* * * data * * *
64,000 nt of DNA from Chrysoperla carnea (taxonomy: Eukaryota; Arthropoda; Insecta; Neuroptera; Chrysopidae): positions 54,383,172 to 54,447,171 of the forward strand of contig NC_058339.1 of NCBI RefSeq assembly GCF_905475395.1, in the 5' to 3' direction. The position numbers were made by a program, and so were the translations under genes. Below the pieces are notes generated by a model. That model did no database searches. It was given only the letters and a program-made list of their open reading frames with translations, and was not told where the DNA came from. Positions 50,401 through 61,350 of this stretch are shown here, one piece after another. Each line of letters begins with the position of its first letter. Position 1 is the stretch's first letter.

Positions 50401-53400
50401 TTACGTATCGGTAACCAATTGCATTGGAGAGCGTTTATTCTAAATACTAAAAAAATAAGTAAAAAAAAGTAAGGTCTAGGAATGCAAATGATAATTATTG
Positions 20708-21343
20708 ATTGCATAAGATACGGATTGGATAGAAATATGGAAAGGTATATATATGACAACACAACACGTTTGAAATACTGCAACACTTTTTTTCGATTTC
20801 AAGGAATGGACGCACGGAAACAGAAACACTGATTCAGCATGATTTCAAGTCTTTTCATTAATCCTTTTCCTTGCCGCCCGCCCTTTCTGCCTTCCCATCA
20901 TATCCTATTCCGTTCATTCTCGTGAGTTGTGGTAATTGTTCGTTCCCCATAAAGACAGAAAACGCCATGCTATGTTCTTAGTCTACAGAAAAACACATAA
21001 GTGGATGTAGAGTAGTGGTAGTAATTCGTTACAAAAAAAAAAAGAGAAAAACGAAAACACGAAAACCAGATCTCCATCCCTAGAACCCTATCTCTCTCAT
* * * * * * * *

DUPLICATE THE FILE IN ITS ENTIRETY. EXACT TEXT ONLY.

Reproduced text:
64,000 nt of DNA from Chrysoperla carnea (taxonomy: Eukaryota; Arthropoda; Insecta; Neuroptera; Chrysopidae): positions 54,383,172 to 54,447,171 of the forward strand of contig NC_058339.1 of NCBI RefSeq assembly GCF_905475395.1, in the 5' to 3' direction. The position numbers were made by a program, and so were the translations under genes. Below the pieces are notes generated by a model. That model did no database searches. It was given only the letters and a program-made list of their open reading frames with translations, and was not told where the DNA came from. Positions 50,401 through 61,350 of this stretch are shown here, one piece after another. Each line of letters begins with the position of its first letter. Position 1 is the stretch's first letter.

Positions 50401-53400
50401 TTACGTATCGGTAACCAATTGCATTGGAGAGCGTTTATTCTAAATACTAAAAAAATAAGTAAAAAAAAGTAAGGTCTAGGAATGCAAATGATAATTATTG
Positions 20708-21343
20708 ATTGCATAAGATACGGATTGGATAGAAATATGGAAAGGTATATATATGACAACACAACACGTTTGAAATACTGCAACACTTTTTTTCGATTTC
20801 AAGGAATGGACGCACGGAAACAGAAACACTGATTCAGCATGATTTCAAGTCTTTTCATTAATCCTTTTCCTTGCCGCCCGCCCTTTCTGCCTTCCCATCA
20901 TATCCTATTCCGTTCATTCTCGTGAGTTGTGGTAATTGTTCGTTCCCCATAAAGACAGAAAACGCCATGCTATGTTCTTAGTCTACAGAAAAACACATAA
21001 GTGGATGTAGAGTAGTGGTAGTAATTCGTTACAAAAAAAAAAAGAGAAAAACGAAAACACGAAAACCAGATCTCCATCCCTAGAACCCTATCTCTCTCAT